Dr. Breen

Dr. Breen's Practice

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English
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Published 08 December 2010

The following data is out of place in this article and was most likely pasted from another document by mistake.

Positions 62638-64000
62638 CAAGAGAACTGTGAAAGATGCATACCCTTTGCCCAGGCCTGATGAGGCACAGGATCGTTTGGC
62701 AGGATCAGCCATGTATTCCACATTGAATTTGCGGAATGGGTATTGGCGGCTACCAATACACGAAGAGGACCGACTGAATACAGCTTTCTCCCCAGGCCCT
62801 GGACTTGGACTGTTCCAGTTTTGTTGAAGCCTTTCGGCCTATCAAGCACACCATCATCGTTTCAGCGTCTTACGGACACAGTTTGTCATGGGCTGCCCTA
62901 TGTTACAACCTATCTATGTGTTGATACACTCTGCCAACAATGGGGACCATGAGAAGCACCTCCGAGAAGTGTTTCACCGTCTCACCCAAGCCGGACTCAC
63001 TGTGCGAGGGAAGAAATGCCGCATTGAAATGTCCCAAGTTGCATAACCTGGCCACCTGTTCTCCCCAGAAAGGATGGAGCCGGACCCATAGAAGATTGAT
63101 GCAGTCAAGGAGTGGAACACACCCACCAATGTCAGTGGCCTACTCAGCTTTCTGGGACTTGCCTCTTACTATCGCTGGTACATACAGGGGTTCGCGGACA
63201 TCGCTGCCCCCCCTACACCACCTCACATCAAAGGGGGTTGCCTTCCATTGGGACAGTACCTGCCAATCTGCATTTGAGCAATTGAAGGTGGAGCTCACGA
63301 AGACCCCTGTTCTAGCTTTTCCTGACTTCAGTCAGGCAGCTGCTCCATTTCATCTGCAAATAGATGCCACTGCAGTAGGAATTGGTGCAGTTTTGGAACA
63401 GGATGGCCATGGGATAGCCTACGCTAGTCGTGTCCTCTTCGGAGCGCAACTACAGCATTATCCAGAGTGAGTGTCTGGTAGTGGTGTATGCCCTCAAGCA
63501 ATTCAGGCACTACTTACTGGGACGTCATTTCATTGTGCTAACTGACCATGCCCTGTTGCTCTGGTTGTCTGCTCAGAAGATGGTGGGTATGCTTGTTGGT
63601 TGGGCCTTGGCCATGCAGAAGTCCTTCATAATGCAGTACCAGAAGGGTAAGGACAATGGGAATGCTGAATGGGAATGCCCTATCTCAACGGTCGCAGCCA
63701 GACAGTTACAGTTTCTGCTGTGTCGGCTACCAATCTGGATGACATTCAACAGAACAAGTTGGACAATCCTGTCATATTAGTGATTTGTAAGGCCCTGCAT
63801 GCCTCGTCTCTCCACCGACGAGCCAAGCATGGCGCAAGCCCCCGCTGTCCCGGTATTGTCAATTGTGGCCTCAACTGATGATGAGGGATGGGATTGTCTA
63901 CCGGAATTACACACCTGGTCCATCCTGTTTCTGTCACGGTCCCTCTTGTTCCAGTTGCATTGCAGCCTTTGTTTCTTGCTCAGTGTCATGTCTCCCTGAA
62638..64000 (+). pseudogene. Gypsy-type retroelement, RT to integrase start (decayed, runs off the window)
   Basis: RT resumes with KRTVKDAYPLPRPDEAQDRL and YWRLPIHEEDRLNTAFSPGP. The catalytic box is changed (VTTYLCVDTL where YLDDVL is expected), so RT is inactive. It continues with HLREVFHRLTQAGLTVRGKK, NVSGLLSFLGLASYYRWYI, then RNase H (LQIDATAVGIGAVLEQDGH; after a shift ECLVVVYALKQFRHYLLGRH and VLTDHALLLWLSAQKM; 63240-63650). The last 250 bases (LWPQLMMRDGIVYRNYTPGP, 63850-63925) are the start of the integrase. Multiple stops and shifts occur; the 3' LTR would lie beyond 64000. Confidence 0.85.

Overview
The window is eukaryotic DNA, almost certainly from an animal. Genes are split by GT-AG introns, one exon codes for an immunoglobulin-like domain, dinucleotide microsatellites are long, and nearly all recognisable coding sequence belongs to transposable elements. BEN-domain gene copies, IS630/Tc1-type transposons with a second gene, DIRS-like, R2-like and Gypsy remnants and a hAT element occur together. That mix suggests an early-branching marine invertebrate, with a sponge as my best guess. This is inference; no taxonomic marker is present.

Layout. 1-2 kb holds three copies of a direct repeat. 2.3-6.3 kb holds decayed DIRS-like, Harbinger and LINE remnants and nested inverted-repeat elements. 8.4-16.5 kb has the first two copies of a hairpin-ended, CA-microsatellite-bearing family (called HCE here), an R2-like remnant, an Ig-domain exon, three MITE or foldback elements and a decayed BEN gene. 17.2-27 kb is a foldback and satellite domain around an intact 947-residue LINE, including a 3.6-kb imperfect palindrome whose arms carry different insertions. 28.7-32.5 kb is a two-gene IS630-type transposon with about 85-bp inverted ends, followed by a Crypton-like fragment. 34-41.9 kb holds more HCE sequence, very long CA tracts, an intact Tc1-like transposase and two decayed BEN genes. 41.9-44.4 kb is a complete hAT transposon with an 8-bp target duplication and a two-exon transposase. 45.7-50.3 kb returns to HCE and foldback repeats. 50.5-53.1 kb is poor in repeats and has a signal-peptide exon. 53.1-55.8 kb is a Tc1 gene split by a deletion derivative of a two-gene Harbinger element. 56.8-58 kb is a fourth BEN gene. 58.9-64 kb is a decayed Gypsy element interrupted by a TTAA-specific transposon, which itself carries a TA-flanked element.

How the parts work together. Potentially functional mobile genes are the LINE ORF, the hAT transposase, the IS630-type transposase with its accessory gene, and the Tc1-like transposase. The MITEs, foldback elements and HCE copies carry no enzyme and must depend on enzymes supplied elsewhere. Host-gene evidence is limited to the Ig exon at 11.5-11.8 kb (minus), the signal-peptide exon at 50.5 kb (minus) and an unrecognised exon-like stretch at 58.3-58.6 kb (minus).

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The Project Gutenberg EBook of Dr. Breen's Practice, by William Dean Howells This eBook is for the use of anyone anywhere at no cost and with almost no restrictions whatsoever. You may copy it, give it away or re-use it under the terms of the Project Gutenberg License included with this eBook or online at www.gutenberg.net Title: Dr. Breen's Practice Author: William Dean Howells Last Updated: February 25, 2009 Release Date: September 1, 2006 [EBook #3364] Language: English Character set encoding: ASCII *** START OF THIS PROJECT GUTENBERG EBOOK DR. BREEN'S PRACTICE *** Produced by David Widger DR. BREEN'S PRACTICE. By William Dean Howells 1881 Contents I. V. IX. II. VI. X. III. VII. XI. IV. VIII. XII. I. Near the verge of a bold promontory stands the hotel, and looks southeastward over a sweep of sea unbroken to the horizon. Behind it stretches the vast forest, which after two hundred years has resumed the sterile coast wrested from it by the first Pilgrims, and has begun to efface the evidences of the inroad made in recent years by the bold speculator for whom Jocelyn's is named. The young birches and spruces are breast high in the drives and avenues at Jocelyn's; the low blackberry vines and the sweet fern cover the carefully-graded sidewalks, and obscure the divisions of the lots; the children of the boarders have found squawberries in the public square on the spot where the band-stand was to have been. The notion of a sea-side resort at this point was courageously conceived, and to a certain extent it was generously realized. Except for its remoteness from the railroad, a drawback which future enterprise might be expected to remedy in some way, the place has many natural advantages. The broad plateau is cooled by a breeze from the vast forests behind it, which comes laden with health and freshness from the young pines; the sea at its feet is warmed by the Gulf Stream to a temperature delicious for bathing. There are certainly mosquitoes from the woods; but there are mosquitoes everywhere, and the report that people have been driven away by them is manifestly untrue, for whoever comes to Jocelyn's remains. The beach at the foot of the bluff is almost a mile at its curve, and it is so smooth and hard that it glistens like polished marble when newly washed by the tide. It is true that you reach it from the top by a flight of eighty steps, but it was intended to have an elevator, like those near the Whirlpool at Niagara. In the mean time it is easy enough to go down, and the ladies go down every day, taking their novels or their needle-work with them. They have various notions of a bath: some conceive that it is bathing to sit in the edge of the water, and emit shrieks as the surge sweeps against them; others run boldly in, and after a moment of poignant hesitation jump up and down half-a-dozen times, and run out; yet others imagine it better to remain immersed to the chin for a given space, looking toward the shore with lips tightly shut and the breath held. But after the bath they are all of one mind; they lay their shawls on the warm sand, and, spreading out their hair to dry, they doze in the sun, in such coils and masses as the unconscious figure lends itself to. When they rise from their beds, they sit in the shelter of the cliff and knit or sew, while one of them reads aloud, and another stands watch to announce the coming of the seals, which frequent a reef near the shore in great numbers. It has been said at rival points on the coast that the ladies linger there in despair of ever being able to remount to the hotel. A young man who clambered along the shore from one of those points reported finding day after day the same young lady stretched out on the same shawl, drying the same yellow hair, who had apparently never gone upstairs since the season began. But the recurrence of this phenomenon in this spot at the very moment when the young man came by might have been accounted for upon other theories. Jocelyn's was so secluded that she could not have expected any one to find her there twice, and if she had expected this she would not have permitted it. Probably he saw a different young lady each time. Many of the same boarders come year after year, and these tremble at the suggestion of a change for the better in Jocelyn's. The landlord has always believed that Jocelyn's would come up, some day, when times got better. He believes that the narrow-gauge railroad from New Leyden—arrested on paper at the disastrous moment when the fortunes of Jocelyn's felt the general crash—will be pushed through yet; and every summer he promises that next summer they are going to have a steam-launch running twice a day from Leyden Harbor. But at present his house is visited once a day by a barge, as the New England coast-folks call the vehicle in which they convey city boarders to and from the station, and the old frequenters of the place hope that the station will never be nearer Jocelyn's than at present. Some of them are rich enough to afford a sojourn at more fashionable resorts; but most of them are not, though they are often people of polite tastes and of aesthetic employments. They talk with slight of the large watering-places, and probably they would not like them, though it is really economy that inspires their passion for Jocelyn's with most of them, and they know of the splendid weariness of Newport mostly by hearsay. New arrivals are not favored, but there are not often new arrivals at Jocelyn's. The chief business of the barge is to bring fresh meat for the table and the gaunt bag which contains the mail; for in the first flush of the enterprise the place was made a post-office, and the landlord is postmaster; he has the help of the lady-boarders in his official duties. Scattered about among the young birches there are several of those pine frames known as shells, within easy walk of the hotel, where their inmates board. They are picturesque interiors, and are on informal terms with the public as to many domestic details. The lady of the house, doing her back hair at her dressing-room glass, is divided from her husband, smoking at the parlor fire-place, only by a partition of unlathed studding. The arrest of development in